The Healing Massage
As part of my detox, I was treated to a Marma Abhyanga massage—a healing spa treatment that uses a pressure-point method to relax the body and target imbalances. Unlike the mono-diet, this was something I was actually pretty psyched about, and I was not disappointed. When I was asked beforehand to wear loose clothing and to please note that I would leave my appointment with very oily hair, I knew I was about to experience a massage unlike any I had experienced before.
Before getting on the table, I consulted with the practitioner about my skin ailments as well as my detox progress so that she would have an idea of how to personalize the treatment and which aromatherapy and oils to use. Then the treatment began, and for the next 90 minutes, I was slathered with what felt like several gallons’ worth of citrus-scented oil, from the roots of my hair to my toes. I usually favor the almost-painful kind of deep-tissue massage, but I found the therapist’s gentle prodding to be so relaxing that I quickly drifted off to sleep. I awoke in a daze, asked what that lovely oil was and whether I could take it home (the answers to which were Pratima’s Vata Rejuvenating Body Oil, $30, and yes), and my perpetually dry skin was silky-soft from that treatment alone for the next several days.
After the detox came to a close, I walked up to that same building in SoHo for my final check-in with Raichur, feeling like a completely different person than the sad, sick individual who had been there just two weeks before. Raichur noted the difference as soon as I sat down in front of her again. “You seem better,” she said. “Lighter.”
It was true—in the physical sense, sure (weight loss hadn’t been my aim, but I was down seven pounds, for what it’s worth), but more importantly, in my all-encompassing being. I felt more energized, more focused, and happier; my body felt strong and well again. My last conversation with Raichur lasted all of five minutes, simply because I had nothing much to say other than, “You cured me!”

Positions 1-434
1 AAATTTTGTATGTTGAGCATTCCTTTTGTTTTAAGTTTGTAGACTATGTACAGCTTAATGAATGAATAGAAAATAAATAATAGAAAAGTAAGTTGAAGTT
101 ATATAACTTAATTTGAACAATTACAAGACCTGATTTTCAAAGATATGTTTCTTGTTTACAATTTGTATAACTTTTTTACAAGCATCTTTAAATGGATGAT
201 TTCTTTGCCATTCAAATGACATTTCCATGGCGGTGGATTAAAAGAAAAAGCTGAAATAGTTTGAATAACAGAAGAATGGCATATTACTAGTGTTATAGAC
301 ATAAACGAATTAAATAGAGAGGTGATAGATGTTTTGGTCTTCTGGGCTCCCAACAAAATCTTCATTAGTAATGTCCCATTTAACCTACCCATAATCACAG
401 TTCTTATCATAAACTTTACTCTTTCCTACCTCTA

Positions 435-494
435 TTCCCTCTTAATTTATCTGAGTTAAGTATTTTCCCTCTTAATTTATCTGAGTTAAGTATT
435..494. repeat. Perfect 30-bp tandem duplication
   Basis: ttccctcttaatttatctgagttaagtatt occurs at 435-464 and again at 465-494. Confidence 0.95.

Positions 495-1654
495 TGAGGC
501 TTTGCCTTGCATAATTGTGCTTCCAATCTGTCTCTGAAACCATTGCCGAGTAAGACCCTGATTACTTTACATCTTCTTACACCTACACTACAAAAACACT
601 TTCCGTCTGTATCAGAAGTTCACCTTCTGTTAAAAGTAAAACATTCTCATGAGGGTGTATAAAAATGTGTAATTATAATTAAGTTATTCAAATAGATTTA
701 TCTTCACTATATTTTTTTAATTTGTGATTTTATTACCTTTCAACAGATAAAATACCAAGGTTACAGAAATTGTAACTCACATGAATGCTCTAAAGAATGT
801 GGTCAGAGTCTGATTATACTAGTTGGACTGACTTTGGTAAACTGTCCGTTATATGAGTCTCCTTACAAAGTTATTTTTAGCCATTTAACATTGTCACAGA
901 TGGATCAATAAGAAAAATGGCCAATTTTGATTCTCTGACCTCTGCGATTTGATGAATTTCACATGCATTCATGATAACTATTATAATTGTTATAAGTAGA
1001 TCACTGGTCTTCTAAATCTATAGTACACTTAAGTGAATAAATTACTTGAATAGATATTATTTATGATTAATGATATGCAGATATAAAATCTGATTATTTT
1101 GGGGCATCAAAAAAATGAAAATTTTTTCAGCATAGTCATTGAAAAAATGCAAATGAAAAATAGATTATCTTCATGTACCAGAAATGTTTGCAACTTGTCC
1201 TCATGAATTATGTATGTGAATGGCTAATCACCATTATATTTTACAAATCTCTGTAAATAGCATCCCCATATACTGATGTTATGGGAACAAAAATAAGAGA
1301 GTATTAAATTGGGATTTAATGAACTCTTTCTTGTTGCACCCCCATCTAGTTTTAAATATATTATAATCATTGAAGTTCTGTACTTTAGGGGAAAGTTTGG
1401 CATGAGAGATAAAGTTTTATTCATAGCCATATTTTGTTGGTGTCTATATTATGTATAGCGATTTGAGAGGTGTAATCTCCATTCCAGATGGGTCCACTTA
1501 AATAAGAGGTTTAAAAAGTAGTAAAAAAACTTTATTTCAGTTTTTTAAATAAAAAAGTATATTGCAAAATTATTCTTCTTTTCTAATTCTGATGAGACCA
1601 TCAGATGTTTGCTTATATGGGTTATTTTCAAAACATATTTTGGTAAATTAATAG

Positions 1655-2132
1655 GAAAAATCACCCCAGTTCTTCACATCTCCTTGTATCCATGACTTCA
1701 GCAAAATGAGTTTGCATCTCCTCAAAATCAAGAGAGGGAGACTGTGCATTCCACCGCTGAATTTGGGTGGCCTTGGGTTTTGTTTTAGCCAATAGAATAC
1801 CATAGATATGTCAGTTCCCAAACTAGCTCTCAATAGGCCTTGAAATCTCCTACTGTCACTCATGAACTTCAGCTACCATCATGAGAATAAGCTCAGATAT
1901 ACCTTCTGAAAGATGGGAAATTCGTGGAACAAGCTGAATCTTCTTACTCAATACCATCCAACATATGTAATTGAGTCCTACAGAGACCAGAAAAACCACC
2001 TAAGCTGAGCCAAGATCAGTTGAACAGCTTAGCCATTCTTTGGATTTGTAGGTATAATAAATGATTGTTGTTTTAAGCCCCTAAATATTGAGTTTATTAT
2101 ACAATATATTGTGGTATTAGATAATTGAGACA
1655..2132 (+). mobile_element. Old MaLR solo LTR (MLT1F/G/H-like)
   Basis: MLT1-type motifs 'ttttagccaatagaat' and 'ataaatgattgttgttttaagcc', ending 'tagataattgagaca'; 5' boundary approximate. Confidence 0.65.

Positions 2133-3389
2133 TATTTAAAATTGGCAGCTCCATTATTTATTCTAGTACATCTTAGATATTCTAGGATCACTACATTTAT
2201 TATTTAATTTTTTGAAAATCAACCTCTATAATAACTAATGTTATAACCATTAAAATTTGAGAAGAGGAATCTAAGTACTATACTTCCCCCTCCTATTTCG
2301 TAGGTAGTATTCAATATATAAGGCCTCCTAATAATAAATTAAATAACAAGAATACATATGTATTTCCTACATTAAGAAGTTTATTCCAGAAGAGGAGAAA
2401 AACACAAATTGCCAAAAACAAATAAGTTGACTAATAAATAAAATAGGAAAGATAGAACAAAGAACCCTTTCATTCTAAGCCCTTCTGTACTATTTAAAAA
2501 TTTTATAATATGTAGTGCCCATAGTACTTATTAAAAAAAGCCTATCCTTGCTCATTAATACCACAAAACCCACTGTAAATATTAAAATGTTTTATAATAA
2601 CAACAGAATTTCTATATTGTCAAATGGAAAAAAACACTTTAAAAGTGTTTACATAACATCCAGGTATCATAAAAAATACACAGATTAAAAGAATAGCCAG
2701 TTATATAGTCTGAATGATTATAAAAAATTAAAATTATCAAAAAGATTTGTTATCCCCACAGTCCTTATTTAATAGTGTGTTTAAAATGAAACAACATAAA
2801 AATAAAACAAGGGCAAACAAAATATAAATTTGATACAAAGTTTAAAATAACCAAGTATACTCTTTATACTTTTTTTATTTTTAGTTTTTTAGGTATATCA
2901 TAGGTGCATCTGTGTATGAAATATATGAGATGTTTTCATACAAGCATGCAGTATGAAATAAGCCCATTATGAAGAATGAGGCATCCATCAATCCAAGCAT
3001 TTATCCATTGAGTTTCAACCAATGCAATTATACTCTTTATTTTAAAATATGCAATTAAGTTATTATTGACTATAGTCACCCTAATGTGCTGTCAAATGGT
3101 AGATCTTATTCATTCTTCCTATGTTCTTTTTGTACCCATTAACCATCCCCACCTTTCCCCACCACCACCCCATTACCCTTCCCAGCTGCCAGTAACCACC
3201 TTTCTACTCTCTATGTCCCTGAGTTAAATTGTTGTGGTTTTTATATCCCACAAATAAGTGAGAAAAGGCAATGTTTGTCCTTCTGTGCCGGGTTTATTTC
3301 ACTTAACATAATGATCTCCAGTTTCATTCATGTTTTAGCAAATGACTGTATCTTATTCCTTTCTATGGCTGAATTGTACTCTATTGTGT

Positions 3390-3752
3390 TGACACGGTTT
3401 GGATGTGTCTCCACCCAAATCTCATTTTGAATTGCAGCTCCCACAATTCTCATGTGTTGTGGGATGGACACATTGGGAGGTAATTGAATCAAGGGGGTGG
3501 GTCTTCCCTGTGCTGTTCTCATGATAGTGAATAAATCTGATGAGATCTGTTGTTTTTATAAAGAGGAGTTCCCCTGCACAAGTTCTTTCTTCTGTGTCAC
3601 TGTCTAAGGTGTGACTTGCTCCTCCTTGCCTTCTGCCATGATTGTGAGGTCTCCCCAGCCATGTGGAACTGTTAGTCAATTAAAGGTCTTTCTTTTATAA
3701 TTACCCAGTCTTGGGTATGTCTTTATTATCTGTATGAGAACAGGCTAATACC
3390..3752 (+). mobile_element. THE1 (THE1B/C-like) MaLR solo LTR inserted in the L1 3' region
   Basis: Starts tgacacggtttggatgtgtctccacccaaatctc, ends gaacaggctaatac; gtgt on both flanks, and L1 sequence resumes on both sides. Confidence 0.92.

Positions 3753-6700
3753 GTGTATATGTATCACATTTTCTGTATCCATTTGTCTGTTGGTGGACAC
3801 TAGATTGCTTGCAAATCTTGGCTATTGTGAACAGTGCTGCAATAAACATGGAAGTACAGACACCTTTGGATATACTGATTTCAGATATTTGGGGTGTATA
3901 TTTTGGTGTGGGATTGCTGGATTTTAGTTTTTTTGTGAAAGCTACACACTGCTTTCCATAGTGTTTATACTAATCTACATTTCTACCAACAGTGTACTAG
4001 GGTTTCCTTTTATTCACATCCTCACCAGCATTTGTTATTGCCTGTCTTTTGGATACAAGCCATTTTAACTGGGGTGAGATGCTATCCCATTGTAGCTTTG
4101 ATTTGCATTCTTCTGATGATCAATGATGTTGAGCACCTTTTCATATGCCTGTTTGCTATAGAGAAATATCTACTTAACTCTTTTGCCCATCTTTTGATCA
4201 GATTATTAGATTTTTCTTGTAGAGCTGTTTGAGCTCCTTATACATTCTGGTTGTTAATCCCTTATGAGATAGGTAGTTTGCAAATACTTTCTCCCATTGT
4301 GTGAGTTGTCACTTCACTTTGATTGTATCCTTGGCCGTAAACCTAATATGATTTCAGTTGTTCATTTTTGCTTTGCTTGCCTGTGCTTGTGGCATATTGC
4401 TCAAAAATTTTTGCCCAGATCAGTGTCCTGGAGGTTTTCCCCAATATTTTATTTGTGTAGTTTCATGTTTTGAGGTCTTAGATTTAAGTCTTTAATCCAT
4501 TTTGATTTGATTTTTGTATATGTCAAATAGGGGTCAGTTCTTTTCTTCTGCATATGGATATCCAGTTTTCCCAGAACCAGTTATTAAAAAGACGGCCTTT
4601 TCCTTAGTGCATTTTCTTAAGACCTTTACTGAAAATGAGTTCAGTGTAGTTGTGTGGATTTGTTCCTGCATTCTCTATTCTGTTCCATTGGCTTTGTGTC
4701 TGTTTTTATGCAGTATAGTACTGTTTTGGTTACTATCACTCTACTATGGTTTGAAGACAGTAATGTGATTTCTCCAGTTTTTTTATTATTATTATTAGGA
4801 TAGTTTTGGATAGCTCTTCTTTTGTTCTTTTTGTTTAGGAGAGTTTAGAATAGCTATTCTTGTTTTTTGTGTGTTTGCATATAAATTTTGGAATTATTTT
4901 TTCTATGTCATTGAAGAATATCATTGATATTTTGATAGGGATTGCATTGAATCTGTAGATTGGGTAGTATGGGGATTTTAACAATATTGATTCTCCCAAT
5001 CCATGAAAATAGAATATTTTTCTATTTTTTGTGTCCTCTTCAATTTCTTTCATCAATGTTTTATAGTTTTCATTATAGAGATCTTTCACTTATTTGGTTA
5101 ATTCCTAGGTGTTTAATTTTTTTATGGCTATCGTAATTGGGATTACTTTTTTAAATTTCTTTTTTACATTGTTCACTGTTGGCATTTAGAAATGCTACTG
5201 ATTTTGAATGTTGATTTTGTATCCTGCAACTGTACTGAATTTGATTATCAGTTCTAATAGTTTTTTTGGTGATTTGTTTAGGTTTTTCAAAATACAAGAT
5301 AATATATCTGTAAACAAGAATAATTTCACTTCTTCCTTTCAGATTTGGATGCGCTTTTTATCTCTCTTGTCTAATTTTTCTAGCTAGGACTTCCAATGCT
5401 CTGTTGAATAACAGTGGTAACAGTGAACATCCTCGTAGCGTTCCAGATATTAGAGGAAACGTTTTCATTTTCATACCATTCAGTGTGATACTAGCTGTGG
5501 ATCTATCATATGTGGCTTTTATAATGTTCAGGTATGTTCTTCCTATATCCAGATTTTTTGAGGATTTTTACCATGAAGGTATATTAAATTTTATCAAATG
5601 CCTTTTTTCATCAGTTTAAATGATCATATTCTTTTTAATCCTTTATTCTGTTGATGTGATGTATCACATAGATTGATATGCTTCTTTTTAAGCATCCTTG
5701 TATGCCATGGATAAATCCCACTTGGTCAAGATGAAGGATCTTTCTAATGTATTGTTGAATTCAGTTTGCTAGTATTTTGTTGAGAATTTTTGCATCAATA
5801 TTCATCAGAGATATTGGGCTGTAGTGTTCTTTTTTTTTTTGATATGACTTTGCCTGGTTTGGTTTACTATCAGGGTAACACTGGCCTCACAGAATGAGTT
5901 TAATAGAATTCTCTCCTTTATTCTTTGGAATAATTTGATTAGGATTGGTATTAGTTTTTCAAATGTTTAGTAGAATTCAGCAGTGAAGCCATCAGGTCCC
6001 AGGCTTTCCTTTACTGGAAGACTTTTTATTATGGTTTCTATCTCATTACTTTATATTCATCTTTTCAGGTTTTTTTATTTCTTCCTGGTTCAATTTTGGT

Raichur sent me home with some more supplements, as well as some additional knowledge on how to tailor my lifestyle the Ayurvedic way for the upcoming seasons. But my grand takeaway was the wisdom of what a detox can—and really, should—be. I’ve tried plenty of cleanses—I’ve even liked some of them—but all have felt like a fight, and I think it’s because my body knows that I’m not pushing it toward equilibrium but toward an unsustainable goal. The very essence of an Ayurvedic cleanse is finding the balance you’re innately supposed to have, and I felt that core difference in every aspect.
As spring approaches yet again, I think I’m ready for another reboot. And even if that doesn’t mean overhauling my life for a full two weeks again, I know that even just going back to some of the habits I adopted during my first go will serve me well enough. Most importantly, in a world of crash diets and fad cleanses, I do take comfort in knowing that this go-to method has history to back it up—and I’m not referring just to my own personal experience but thousands of years of ancient wisdom.
This post was originally published on September 8, 2015.
Next up, check out 12 small ways you can take better care of yourself this year.